One Fish, Two Fish, Red Fish, Blue Fish Lesson Plan

Instructor: Kristen Goode

Kristen has been an educator for 25+ years - as a classroom teacher, a school administrator, and a university instructor. She holds a doctorate in Education Leadership.

'One Fish, Two Fish, Red Fish, Blue Fish.' Listen to those fun words. Can you hear the words that rhyme? In this lesson plan, students will practice rhyming words while reading a wonderful book written by Dr. Seuss.

Lesson Objectives

By the conclusion of this lesson, students will:

  • Identify rhyming words in text.
  • Write lists of rhyming words.


Approximately 40 minutes


  • Paper and pencil for each student
  • Copy of the book One Fish, Two Fish, Red Fish, Blue Fish
  • Whiteboard, Smartboard, document camera, or other means of visual display

Curriculum Standards


Recognize and produce rhyming words.


  • Begin by simply reading the book, in its entirety, to the class. As you read, stop from time to time to make note of the rhyming words - including nonsense words that are made to rhyme.
  • Conduct a quick discussion about rhyming. Ask and discuss:
    • What does it mean when we say that words rhyme?
    • Who can give us some examples of rhyming words?
    • If I said the word 'log,' what would be a word that could rhyme with 'log?'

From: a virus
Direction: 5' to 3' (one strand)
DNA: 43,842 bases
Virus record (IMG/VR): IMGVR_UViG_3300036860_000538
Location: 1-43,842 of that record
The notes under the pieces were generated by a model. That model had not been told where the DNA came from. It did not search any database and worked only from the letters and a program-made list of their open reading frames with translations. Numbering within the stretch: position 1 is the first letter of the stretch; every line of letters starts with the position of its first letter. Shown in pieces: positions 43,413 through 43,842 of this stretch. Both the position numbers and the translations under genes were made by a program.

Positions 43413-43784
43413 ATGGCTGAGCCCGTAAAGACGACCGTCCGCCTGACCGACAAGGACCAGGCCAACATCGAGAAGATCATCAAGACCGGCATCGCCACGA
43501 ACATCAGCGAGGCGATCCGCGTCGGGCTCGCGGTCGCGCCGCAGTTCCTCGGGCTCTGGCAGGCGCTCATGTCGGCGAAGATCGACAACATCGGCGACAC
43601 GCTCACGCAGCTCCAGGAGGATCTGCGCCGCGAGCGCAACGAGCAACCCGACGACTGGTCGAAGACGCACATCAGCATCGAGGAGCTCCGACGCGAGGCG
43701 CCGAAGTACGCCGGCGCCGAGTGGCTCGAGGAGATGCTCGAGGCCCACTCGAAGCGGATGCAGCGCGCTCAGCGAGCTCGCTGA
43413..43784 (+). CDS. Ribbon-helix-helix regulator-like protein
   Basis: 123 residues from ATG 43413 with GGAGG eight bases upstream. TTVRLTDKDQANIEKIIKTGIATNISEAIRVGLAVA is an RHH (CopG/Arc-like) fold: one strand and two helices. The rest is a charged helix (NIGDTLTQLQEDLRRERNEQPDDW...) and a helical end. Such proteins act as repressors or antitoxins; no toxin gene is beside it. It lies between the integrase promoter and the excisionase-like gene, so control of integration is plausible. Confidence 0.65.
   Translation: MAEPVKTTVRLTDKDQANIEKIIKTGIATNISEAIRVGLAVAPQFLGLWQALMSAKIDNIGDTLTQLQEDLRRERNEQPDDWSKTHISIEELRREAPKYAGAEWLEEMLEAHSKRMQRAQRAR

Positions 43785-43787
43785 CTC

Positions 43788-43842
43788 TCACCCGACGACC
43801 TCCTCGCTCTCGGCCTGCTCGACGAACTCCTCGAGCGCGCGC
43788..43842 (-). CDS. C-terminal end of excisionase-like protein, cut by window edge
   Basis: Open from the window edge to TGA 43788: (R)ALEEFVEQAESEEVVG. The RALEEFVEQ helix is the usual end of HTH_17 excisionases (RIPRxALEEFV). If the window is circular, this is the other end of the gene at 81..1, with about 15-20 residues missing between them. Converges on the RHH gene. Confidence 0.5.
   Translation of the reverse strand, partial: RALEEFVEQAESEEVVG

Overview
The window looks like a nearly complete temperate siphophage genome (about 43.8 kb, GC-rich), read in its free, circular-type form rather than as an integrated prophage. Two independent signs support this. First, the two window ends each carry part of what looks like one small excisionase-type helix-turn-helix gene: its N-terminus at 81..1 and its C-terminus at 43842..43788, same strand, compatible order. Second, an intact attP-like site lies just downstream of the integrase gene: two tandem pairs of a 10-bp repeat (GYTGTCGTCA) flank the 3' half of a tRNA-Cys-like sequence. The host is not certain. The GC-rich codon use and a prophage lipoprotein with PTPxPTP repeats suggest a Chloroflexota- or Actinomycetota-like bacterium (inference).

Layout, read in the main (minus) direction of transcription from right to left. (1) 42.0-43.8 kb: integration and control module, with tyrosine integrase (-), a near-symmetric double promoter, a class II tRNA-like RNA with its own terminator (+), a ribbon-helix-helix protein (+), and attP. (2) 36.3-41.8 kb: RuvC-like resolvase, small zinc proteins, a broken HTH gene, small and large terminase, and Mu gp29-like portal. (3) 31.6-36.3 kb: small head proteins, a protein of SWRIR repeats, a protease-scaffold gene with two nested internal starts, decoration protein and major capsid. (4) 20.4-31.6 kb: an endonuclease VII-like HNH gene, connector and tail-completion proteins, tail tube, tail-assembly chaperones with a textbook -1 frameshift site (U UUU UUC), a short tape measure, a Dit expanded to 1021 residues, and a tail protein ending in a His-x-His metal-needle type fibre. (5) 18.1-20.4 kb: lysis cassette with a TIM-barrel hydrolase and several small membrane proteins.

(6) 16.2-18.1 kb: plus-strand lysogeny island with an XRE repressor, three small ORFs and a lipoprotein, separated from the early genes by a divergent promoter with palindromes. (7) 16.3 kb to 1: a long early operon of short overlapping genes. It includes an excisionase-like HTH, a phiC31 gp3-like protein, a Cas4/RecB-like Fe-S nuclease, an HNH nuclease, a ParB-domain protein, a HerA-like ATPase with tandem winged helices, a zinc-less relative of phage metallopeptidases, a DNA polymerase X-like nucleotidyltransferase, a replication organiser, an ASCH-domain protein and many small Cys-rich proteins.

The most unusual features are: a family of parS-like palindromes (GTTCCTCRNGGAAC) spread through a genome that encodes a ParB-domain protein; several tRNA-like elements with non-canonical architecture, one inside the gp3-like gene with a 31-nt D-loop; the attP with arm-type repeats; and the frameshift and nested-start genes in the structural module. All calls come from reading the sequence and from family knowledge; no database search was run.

• Are there any other words that rhyme with 'log?'
    • Can words have more than just one rhyme?
  • Next, on the board (or visual display of some kind), write down sample words from the book (words for which there are also rhymes). You might use words such as:
    • 'There'
    • 'Two'
    • 'Blue'
    • 'Star'
    • 'Bump'
    • 'Bed'
    • 'Mouse'
    • Any others that come to mind
    • You can also add words as you progress through a second reading of the book.
  • Tell the class that you are going to do a Rhyming Word Hunt as you read the book aloud again.
    • Read through the words that you have written on the board. Do this as a class.
    • Explain that students are to raise their hands while you read if they hear a word that rhymes with one of those on the board.
  • Read the book aloud again.
    • Read a bit slower the second time, giving students time to listen for the rhymes.
    • If needed, emphasize those words that rhyme as you read them.
    • As students raise their hands to identify rhymes, acknowledge them and let then share the words they've heard.
    • Write the words next to their rhymes on the board for students to see.
    • As you progress, if students miss any of the rhymes that you feel are important to highlight, be sure to point it out.
    • Also, be sure to make note of those nonsense words that were created specifically to rhyme with other words.
  • Once you have completed a second reading and the Rhyming Word Hunt, go back over the lists that you have created on the board to emphasize the rhymes.

Group Activity

Now that students have had practice with rhyming, continue the lesson by asking them to create their own lists of rhyming words.

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